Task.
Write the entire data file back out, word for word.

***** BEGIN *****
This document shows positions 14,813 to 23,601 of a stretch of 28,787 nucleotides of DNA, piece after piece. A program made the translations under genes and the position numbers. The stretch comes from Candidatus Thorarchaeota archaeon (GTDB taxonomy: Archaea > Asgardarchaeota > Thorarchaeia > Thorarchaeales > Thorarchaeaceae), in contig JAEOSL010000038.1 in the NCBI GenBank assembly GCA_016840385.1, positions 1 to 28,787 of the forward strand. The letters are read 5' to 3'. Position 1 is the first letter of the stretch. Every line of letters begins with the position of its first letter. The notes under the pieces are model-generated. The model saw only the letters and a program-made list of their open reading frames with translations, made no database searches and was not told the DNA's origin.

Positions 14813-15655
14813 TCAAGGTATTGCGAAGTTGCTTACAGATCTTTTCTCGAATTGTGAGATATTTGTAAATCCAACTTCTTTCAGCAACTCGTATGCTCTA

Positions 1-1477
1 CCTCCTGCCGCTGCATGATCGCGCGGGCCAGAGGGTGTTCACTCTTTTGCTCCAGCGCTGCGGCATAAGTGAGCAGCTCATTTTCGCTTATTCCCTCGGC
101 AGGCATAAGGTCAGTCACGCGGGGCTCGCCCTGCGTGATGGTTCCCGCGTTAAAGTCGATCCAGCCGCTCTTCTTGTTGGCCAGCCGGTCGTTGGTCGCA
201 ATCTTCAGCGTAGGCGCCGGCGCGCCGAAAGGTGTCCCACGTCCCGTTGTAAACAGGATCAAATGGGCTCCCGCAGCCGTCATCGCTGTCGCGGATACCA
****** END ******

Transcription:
This document shows positions 14,813 to 23,601 of a stretch of 28,787 nucleotides of DNA, piece after piece. A program made the translations under genes and the position numbers. The stretch comes from Candidatus Thorarchaeota archaeon (GTDB taxonomy: Archaea > Asgardarchaeota > Thorarchaeia > Thorarchaeales > Thorarchaeaceae), in contig JAEOSL010000038.1 in the NCBI GenBank assembly GCA_016840385.1, positions 1 to 28,787 of the forward strand. The letters are read 5' to 3'. Position 1 is the first letter of the stretch. Every line of letters begins with the position of its first letter. The notes under the pieces are model-generated. The model saw only the letters and a program-made list of their open reading frames with translations, made no database searches and was not told the DNA's origin.

Positions 14813-15655
14813 TCAAGGTATTGCGAAGTTGCTTACAGATCTTTTCTCGAATTGTGAGATATTTGTAAATCCAACTTCTTTCAGCAACTCGTATGCTCTA

Positions 1-1477
1 CCTCCTGCCGCTGCATGATCGCGCGGGCCAGAGGGTGTTCACTCTTTTGCTCCAGCGCTGCGGCATAAGTGAGCAGCTCATTTTCGCTTATTCCCTCGGC
101 AGGCATAAGGTCAGTCACGCGGGGCTCGCCCTGCGTGATGGTTCCCGCGTTAAAGTCGATCCAGCCGCTCTTCTTGTTGGCCAGCCGGTCGTTGGTCGCA
201 ATCTTCAGCGTAGGCGCCGGCGCGCCGAAAGGTGTCCCACGTCCCGTTGTAAACAGGATCAAATGGGCTCCCGCAGCCGTCATCGCTGTCGCGGATACCA